Taxman, KPA in deal to end cargo delays at port


Shipping & Logistics

Taxman, KPA in deal to end cargo delays at port

Port of Mombasa
Ships offloading cargo at the Port of Mombasa. FILE PHOTO | NMG 

The Kenya Revenue Authority (KRA), The Kenya Ports Authority (KPA) and the Kenya Shipping Agents Association (KSSA) have signed a charter to enhance cargo clearance efficiency and boost regional trade.

The Transhipment Standard Operating Procedures (SOPs) charter is part of a commitment to boost port operations and clear bottlenecks affecting efficient cargo movement.

The charter will ensure clear performance targets and processes for the agencies operating at the Mombasa port. Each party will be given clear timelines while emphasis will be placed on the provision of adequate resources to clear transhipment cargo expeditiously.

At the signing ceremony, which was held at the KPA headquarters in Mombasa last week, the KRA Customs and Border Control Commissioner, Kevin Safari described the formulation of SOPs as a key milestone for the shipping stakeholders.

Mr Safari was accompanied by KPA general manager (operations) Captain William Ruto, and the Kenya Shipping Agents Association CEO Juma Ali Tellah.

The adoption of a bidding SOPs, they said, will play a key role in raising efficiency levels at the port.

KPA said the SOPs have been developed to international standards and will enhance the transhipment process by removing bottlenecks that have previously occasioned cargo clearance delays.

Mombasa port handled 12,189 TEUs in transhipment in April 2019, an increase of only two percent from April 2018.

In March this year, KPA managing director Daniel Manduku said the government had streamlined cargo clearance process at the port to end persistent delays.

“Towards the end of last year, the port experienced a lot of imports. We even exceeded our targets by over 100,000 twenty feet equivalent units (Teus),” Dr Manduku said.

“Because of massive imports in the month of October, November and December and because of the many multi-agency interventions that were going on, the clearance of cargo especially those we listed in the notice was taking too long.”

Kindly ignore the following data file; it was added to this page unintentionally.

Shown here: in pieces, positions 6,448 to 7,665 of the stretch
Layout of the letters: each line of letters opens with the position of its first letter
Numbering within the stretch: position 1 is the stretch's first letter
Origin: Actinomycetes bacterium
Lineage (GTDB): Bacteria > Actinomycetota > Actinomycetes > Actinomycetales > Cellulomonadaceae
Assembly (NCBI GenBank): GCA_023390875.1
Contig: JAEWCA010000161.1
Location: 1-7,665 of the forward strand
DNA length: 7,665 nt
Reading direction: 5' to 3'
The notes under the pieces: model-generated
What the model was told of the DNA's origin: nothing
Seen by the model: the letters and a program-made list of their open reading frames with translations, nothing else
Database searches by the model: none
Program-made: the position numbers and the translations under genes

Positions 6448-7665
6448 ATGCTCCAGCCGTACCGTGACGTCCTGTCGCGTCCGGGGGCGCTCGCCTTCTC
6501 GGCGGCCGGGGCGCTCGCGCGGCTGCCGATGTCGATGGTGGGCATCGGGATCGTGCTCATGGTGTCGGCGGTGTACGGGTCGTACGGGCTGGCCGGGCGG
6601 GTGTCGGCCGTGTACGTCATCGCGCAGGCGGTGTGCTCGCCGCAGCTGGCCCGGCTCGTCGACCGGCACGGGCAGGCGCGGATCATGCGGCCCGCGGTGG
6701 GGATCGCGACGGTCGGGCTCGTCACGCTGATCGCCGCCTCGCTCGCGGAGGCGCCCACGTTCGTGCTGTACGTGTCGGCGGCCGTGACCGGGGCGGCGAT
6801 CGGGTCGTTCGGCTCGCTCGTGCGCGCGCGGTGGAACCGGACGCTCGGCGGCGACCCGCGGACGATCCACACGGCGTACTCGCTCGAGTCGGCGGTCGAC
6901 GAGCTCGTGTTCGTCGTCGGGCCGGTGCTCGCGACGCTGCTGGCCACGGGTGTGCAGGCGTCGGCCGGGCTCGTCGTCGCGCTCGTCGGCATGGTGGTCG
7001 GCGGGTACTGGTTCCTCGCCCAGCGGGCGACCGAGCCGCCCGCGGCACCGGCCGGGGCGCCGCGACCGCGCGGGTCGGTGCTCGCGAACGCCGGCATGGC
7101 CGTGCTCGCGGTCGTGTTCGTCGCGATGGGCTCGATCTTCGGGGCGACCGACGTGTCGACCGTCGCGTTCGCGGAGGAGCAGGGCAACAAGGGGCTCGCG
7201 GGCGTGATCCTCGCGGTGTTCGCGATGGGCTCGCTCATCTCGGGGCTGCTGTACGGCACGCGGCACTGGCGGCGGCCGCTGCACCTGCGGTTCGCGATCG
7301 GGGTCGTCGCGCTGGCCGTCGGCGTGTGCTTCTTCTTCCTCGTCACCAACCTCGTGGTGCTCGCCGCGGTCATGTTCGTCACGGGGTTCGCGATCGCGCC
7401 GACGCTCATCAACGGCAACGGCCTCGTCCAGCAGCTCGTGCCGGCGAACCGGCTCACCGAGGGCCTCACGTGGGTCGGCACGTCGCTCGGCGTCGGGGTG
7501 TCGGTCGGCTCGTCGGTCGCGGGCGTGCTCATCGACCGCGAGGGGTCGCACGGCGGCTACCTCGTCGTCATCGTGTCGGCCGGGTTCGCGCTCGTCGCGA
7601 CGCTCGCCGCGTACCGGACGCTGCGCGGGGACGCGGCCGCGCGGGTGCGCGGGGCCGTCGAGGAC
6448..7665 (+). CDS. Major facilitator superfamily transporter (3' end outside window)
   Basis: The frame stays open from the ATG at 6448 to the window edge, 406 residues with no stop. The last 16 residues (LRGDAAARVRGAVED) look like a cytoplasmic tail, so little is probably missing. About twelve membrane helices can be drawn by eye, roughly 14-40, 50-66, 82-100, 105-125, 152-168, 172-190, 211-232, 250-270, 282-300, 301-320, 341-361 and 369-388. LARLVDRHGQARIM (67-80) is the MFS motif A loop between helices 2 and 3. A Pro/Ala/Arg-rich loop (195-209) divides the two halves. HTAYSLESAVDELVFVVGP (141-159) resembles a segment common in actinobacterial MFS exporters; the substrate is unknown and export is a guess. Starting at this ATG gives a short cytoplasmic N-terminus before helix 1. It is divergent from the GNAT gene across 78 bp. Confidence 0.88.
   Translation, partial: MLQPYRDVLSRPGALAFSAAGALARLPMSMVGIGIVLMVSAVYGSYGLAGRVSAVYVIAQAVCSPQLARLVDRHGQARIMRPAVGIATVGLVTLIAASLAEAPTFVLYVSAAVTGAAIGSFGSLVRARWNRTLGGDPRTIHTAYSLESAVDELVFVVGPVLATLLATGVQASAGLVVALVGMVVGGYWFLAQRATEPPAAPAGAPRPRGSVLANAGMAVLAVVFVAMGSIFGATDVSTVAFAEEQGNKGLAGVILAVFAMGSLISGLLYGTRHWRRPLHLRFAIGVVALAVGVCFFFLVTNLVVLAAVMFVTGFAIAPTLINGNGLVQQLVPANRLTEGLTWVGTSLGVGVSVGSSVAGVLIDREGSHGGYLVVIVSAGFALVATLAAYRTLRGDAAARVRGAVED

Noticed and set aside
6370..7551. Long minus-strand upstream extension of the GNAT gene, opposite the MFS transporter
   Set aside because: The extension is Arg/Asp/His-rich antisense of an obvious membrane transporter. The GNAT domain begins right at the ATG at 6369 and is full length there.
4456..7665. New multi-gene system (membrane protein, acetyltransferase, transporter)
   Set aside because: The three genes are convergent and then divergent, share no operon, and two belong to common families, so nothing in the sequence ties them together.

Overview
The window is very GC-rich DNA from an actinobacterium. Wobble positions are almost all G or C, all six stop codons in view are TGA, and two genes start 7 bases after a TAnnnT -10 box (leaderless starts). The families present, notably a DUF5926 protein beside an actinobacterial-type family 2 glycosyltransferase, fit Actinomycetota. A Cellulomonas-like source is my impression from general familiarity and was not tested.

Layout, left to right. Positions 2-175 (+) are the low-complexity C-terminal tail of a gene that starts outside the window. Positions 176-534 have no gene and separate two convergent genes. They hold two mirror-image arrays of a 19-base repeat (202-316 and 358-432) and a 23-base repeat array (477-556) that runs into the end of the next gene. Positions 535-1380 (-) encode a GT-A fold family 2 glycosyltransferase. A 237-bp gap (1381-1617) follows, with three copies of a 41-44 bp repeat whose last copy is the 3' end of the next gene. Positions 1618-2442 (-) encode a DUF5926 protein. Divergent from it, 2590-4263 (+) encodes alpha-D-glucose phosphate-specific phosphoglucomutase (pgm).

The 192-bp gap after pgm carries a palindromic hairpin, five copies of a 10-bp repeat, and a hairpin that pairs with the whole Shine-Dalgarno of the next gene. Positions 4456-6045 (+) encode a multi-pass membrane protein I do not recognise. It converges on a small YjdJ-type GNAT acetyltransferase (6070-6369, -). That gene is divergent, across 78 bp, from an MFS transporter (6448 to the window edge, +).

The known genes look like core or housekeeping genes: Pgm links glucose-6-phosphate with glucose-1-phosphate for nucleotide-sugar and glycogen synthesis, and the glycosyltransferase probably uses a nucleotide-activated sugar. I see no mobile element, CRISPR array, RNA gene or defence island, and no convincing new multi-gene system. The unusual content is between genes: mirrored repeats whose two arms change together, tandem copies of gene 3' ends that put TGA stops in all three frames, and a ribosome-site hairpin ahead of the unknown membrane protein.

Dr Manduku said imported goods also had to undergo a 100 percent verification and the tests which were taking too long.

“… we had to wait for test results from the Kenya Bureau of Standards (Kebs). For example, if it was sugar or cooking oil, they had to be taken into the lab for testing and some had to even undergo culture testing which was going beyond the four-day free storage period,” Dr Manduku said.

Other measures that have been put in place is to test goods at the source before they are exported out of those countries.

The MD said KRA will also be doing a pre-arrival clearance for goods imported into the country.

“We are going to have a certificate of conformity which will be respected because testing now will be done at the source before exporting,” Dr Manduku said.

“KRA is also going to start a pre-arrival clearance such that by the time goods come, all taxes will have been secured by KRA. Those two measure will therefore make it easier to evacuate cargo within the four-day free period.”

Among other raft of changes is that only four government agencies will operate at the port.

“We are not going to have any other agency at the port except four — KPA, KRA, Kebs, and Kenya Railways (KR),” Dr Manduku said.

“The way we have been doing for cars, (all cars are tested from the source), that is what we have done for all cargo and because of that, we don’t expect cargo to take more than four days… we want to quickly clear everything from the port.”


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